Everything changes: Local solutions of small-scale fishers for adapting to the COVID-19 pandemic
Small-scale fishing communities have always been vulnerable to global shocks and changes. Because of this, fishers are flexible and make daily decisions to adapt, using their experience and the available information. They can switch from one fishery to another, create new fishing techniques, and find new markets quickly. There used to be one constant, no matter what they had to adapt to, fishers would go to fish.
African small-scale fisheries in the time of COVID-19: Voices from the continent
Recording of panel presentations, featuring guest speakers Editrudith Lukanga (Tanzania) and Kafayat Fakoya (Nigeria), and moderator Moenieba Isaacs (South Africa).
Fisheries, aquaculture and COVID-19: Issues and policy responses
Fisheries and aquaculture provide nutritious food for hundreds of millions of people around the world and livelihoods for over 10% of the world’s population. All aspects of fish supply chains are strongly affected by the COVID-19 pandemic, with jobs, incomes and food security at risk. Government and industry responses are needed to address the immediate economic and social hardships that the crisis is provoking in the fish sector. Governments also need to maintain long-term ambitions for protecting natural resources and ecosystems, and the viability of fisheries.Economic, equity and environmental considerations all point to similar best practices: supporting the incomes of those most in need rather than subsidising inputs or fishing effort, and ensuring that evidence-based management remains in place and is enforced. Transparency in policy responses will help build trust in the future of fish value chains and markets, and enable learning from the crisis to improve the sustainability and resilience of fisheries and aquaculture.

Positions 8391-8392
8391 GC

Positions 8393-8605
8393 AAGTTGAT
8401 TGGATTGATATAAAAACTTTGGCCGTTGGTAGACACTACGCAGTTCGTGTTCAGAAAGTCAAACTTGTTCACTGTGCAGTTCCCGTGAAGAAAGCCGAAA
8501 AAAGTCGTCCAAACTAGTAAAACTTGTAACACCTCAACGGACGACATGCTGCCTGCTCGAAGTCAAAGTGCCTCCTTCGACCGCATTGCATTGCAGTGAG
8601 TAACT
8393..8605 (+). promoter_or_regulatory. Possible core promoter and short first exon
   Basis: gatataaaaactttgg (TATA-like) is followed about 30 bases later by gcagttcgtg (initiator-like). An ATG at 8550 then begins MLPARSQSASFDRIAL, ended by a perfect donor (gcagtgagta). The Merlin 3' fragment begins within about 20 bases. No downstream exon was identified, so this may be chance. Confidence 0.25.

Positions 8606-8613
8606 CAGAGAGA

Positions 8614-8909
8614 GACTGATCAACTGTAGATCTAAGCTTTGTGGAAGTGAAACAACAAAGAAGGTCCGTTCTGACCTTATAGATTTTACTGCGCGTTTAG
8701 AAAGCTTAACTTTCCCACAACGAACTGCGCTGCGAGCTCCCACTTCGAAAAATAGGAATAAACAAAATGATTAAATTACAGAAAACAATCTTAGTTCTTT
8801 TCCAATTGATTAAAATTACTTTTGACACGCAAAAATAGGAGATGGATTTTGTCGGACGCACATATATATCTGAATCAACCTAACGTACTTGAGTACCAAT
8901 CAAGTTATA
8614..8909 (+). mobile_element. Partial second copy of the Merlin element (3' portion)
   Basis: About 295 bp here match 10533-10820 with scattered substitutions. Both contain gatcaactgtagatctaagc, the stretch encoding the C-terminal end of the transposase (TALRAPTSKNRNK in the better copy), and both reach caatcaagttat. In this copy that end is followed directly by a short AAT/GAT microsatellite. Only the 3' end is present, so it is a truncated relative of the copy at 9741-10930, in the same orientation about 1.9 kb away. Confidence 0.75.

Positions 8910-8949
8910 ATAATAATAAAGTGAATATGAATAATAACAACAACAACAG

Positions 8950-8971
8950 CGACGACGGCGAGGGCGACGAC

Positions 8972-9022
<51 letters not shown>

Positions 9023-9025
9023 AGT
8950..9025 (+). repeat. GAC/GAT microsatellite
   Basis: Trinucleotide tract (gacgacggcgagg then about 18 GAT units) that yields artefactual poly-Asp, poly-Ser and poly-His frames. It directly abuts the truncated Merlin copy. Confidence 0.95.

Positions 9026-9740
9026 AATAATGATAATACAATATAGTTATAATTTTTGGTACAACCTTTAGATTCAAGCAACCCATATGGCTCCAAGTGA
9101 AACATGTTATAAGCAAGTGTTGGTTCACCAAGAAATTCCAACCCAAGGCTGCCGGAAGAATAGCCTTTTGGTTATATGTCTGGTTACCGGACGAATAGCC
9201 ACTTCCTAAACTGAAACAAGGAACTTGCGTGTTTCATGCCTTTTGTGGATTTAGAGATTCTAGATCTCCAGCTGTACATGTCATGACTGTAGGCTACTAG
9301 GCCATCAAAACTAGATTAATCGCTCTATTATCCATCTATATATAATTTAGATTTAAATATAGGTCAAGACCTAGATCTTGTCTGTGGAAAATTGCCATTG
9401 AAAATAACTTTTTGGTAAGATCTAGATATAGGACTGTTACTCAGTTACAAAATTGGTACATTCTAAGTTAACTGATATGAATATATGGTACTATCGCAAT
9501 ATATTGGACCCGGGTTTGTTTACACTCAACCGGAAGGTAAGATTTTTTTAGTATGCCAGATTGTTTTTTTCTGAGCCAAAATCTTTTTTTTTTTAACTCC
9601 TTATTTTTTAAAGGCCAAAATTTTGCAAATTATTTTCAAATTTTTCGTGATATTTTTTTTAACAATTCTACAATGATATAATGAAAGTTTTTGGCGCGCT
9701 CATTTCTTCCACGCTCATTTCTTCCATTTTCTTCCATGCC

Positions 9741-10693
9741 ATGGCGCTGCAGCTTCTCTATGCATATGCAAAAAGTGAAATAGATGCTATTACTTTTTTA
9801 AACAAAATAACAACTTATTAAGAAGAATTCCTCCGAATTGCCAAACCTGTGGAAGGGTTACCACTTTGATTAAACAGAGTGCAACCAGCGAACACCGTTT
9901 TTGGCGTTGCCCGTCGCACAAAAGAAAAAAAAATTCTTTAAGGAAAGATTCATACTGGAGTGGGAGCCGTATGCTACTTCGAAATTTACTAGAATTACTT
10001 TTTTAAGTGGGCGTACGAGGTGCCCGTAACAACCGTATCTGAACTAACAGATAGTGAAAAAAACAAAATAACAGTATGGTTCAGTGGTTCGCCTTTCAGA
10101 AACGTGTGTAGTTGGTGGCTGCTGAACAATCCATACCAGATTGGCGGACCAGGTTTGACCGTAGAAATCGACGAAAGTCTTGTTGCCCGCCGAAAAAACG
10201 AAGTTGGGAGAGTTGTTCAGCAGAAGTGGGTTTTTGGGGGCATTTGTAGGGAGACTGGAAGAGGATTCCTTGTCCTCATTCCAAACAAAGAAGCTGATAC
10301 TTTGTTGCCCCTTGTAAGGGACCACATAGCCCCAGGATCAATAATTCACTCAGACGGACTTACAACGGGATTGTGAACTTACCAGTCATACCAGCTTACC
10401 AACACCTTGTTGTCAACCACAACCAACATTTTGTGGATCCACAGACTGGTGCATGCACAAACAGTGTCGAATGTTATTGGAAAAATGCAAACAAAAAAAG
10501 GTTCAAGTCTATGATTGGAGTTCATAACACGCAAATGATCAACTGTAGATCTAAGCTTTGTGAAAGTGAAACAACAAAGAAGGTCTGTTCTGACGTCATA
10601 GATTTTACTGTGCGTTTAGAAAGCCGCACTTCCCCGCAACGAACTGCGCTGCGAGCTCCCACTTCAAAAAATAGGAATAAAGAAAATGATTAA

Women set to bear the brunt of the COVID-19 pandemic
A report released by Natalia Briceño-Lagos and Marie Christine Monfort, from the international organisation for Women in the Seafood Industry (WSI), states that : "at this point of the pandemic, though we can't fully depict what the consequences will be on both genders, we can ascertain that the coronavirus outbreak will hit women harder than men, threaten progress made in empowering women and will deepen gender inequities already pervasive in this economic sector.
How is COVID-19 affecting the fisheries and aquaculture food systems
The full range of activities required to deliver fish and fish products from production to the final consumer is subject to indirect impacts of the pandemic through new sanitary measures, changing consumer demands, market access or logistical problems related to transportation and border restrictions. This in turn has a damaging effect on fishers and fish farmers' livelihoods, as well as on food security and nutrition for populations that rely heavily on fish for animal protein and essential micronutrients.
Fish chain interrupted: How COVID-19 affects markets and trade
More news about how COVID-19 disrupts the fishing way of life keep emerging. Various responses across the globe have also been discussed, with some governments considering fisheries as an essential service and allowing fishers to continue fishing. In other places, fishing has been suspended. Meanwhile, markets and fish trades are being affected in the most varied ways, including complete shutdown in some cases due to lack of fish or health and safety concerns.